With two federal judges now "breathing down their backs," DOJ officials will likely produce something that stakes out their position, said Daniel Abrahamson, a Berkeley, Calif.-based attorney who directs legal affairs for the national Drug Policy Alliance and also represents the plaintiffs in the Santa Cruz case.
"We hope that the government will come back with a very clear statement that medical marijuana dispensaries that [comply with state law] ... will not be targets of federal investigation, federal prosecution or federal interference generally," he said.
If Quinlivan delivers that missive in the Santa Cruz case, Abrahamson said, he presumes it will apply nationwide.
Thirteen states have enacted laws that legalized medical marijuana, according to the Washington, D.C.-based Marijuana Policy Project. California, which passed the Compassionate Use Act in 1996, was the first.
In February, Holder hinted at a press conference that the DOJ would rein in its use of federal drug statutes to go after medical marijuana providers and users. Then, on March 18, he told a gathering of reporters that the department will focus only on "people, organizations, that are growing, cultivating substantial amounts of marijuana and doing so in a way that's inconsistent with federal law and state law."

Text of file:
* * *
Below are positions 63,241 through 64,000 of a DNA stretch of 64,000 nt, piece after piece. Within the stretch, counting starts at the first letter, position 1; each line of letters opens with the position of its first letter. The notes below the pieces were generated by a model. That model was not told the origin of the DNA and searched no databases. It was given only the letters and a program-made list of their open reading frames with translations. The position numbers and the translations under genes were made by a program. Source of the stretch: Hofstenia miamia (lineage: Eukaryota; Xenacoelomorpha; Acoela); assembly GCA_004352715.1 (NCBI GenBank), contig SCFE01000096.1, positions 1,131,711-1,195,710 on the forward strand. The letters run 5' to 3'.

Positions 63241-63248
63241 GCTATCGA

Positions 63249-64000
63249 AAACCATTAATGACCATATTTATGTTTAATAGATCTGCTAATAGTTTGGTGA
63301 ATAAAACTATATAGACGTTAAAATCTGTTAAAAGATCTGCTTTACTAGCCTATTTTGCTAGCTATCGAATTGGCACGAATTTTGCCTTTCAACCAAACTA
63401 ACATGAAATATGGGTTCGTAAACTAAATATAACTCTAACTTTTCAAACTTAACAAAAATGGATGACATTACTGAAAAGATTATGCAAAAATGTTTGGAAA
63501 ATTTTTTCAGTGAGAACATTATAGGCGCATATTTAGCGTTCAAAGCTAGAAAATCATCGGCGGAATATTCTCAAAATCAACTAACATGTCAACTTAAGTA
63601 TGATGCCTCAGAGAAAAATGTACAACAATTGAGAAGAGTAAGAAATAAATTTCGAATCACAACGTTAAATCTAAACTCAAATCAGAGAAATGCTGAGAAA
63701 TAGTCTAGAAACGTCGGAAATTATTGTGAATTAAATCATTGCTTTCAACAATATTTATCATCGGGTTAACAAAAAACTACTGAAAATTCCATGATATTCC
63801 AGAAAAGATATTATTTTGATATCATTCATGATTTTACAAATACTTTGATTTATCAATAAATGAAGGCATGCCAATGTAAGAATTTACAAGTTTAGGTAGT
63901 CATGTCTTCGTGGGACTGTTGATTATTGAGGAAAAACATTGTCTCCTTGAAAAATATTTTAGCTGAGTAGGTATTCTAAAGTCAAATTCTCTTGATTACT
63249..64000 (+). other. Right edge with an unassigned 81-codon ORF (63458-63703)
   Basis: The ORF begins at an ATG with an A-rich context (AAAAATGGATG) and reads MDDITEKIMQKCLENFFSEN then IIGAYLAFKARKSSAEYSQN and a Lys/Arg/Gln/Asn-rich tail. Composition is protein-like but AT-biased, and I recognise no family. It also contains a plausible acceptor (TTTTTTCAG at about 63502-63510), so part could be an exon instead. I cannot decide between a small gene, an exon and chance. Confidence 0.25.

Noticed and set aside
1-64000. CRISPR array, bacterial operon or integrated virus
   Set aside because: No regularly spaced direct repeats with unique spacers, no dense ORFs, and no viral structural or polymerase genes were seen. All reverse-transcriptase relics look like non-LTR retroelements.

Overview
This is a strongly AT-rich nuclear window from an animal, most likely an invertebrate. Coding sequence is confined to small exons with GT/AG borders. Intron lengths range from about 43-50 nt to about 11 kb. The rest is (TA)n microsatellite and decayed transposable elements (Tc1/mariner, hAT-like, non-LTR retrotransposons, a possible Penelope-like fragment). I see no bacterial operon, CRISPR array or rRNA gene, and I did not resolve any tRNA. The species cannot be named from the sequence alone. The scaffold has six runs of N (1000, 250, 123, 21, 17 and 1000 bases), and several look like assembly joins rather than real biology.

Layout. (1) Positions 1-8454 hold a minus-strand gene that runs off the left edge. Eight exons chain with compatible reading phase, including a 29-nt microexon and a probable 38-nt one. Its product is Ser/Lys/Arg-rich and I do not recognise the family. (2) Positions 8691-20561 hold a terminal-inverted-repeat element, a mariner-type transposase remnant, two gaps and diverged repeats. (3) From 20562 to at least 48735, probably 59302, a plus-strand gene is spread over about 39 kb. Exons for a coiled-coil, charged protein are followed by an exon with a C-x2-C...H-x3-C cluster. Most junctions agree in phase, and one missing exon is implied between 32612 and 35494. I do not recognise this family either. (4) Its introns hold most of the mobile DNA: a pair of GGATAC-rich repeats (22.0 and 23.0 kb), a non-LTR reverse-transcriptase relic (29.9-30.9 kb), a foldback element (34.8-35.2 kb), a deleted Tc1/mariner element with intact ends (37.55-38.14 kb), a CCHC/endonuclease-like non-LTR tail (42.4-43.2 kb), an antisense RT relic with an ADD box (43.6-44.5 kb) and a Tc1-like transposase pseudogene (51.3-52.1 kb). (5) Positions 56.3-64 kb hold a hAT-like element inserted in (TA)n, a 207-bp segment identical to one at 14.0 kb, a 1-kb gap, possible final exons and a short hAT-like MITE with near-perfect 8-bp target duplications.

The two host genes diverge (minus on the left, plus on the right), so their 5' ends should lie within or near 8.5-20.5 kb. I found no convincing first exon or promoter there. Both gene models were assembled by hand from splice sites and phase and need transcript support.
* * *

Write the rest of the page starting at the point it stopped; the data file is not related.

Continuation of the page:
At court in San Jose on Monday, Hopper said the judge and lawyers all referenced Holder's recent statements, with Fogel saying that they appear to indicate a new policy that could provide "motivation and framework for settling the case."
In the Santa Cruz case, a team of agents from the Drug Enforcement Administration raided the Wo/Men's Alliance for Medical Marijuana, based in the city of Santa Cruz, in the early morning hours of Sept. 5, 2002, according to the plaintiffs. The agents held the owners at gunpoint, seized marijuana and cut down 167 plants, but no criminal drug charges against WAMM or its patients ever materialized.